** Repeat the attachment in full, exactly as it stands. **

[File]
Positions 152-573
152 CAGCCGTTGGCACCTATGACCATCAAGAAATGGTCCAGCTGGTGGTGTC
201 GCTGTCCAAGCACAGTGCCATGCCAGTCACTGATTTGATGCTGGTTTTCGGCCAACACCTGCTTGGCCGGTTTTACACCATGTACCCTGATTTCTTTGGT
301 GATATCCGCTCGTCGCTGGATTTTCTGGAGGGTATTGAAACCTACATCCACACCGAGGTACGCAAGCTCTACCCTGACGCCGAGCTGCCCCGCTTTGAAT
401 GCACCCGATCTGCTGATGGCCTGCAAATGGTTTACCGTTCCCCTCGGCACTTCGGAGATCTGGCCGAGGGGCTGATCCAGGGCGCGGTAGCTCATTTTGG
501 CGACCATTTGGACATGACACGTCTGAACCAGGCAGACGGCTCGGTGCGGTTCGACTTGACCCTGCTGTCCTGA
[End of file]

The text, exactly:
Positions 152-573
152 CAGCCGTTGGCACCTATGACCATCAAGAAATGGTCCAGCTGGTGGTGTC
201 GCTGTCCAAGCACAGTGCCATGCCAGTCACTGATTTGATGCTGGTTTTCGGCCAACACCTGCTTGGCCGGTTTTACACCATGTACCCTGATTTCTTTGGT
301 GATATCCGCTCGTCGCTGGATTTTCTGGAGGGTATTGAAACCTACATCCACACCGAGGTACGCAAGCTCTACCCTGACGCCGAGCTGCCCCGCTTTGAAT
401 GCACCCGATCTGCTGATGGCCTGCAAATGGTTTACCGTTCCCCTCGGCACTTCGGAGATCTGGCCGAGGGGCTGATCCAGGGCGCGGTAGCTCATTTTGG
501 CGACCATTTGGACATGACACGTCTGAACCAGGCAGACGGCTCGGTGCGGTTCGACTTGACCCTGCTGTCCTGA